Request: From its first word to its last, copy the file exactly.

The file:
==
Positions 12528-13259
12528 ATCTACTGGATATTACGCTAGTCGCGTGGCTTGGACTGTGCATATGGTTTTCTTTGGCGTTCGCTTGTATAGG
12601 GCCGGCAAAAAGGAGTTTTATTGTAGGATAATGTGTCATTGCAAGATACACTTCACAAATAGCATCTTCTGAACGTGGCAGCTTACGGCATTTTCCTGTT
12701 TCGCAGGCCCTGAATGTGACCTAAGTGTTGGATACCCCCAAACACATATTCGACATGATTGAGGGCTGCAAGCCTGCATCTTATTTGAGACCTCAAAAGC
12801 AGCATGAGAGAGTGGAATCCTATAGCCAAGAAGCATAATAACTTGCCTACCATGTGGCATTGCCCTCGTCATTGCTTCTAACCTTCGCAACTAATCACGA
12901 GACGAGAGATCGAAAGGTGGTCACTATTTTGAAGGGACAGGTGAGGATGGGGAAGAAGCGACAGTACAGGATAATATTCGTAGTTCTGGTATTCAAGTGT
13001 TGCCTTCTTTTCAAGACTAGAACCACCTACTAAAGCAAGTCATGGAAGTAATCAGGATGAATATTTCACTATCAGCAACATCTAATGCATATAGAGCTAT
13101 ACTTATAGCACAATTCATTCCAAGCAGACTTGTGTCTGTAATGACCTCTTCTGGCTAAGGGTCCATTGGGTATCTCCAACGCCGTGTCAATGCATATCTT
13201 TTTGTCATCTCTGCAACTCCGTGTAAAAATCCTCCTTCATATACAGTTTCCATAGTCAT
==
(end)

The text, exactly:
Positions 12528-13259
12528 ATCTACTGGATATTACGCTAGTCGCGTGGCTTGGACTGTGCATATGGTTTTCTTTGGCGTTCGCTTGTATAGG
12601 GCCGGCAAAAAGGAGTTTTATTGTAGGATAATGTGTCATTGCAAGATACACTTCACAAATAGCATCTTCTGAACGTGGCAGCTTACGGCATTTTCCTGTT
12701 TCGCAGGCCCTGAATGTGACCTAAGTGTTGGATACCCCCAAACACATATTCGACATGATTGAGGGCTGCAAGCCTGCATCTTATTTGAGACCTCAAAAGC
12801 AGCATGAGAGAGTGGAATCCTATAGCCAAGAAGCATAATAACTTGCCTACCATGTGGCATTGCCCTCGTCATTGCTTCTAACCTTCGCAACTAATCACGA
12901 GACGAGAGATCGAAAGGTGGTCACTATTTTGAAGGGACAGGTGAGGATGGGGAAGAAGCGACAGTACAGGATAATATTCGTAGTTCTGGTATTCAAGTGT
13001 TGCCTTCTTTTCAAGACTAGAACCACCTACTAAAGCAAGTCATGGAAGTAATCAGGATGAATATTTCACTATCAGCAACATCTAATGCATATAGAGCTAT
13101 ACTTATAGCACAATTCATTCCAAGCAGACTTGTGTCTGTAATGACCTCTTCTGGCTAAGGGTCCATTGGGTATCTCCAACGCCGTGTCAATGCATATCTT
13201 TTTGTCATCTCTGCAACTCCGTGTAAAAATCCTCCTTCATATACAGTTTCCATAGTCAT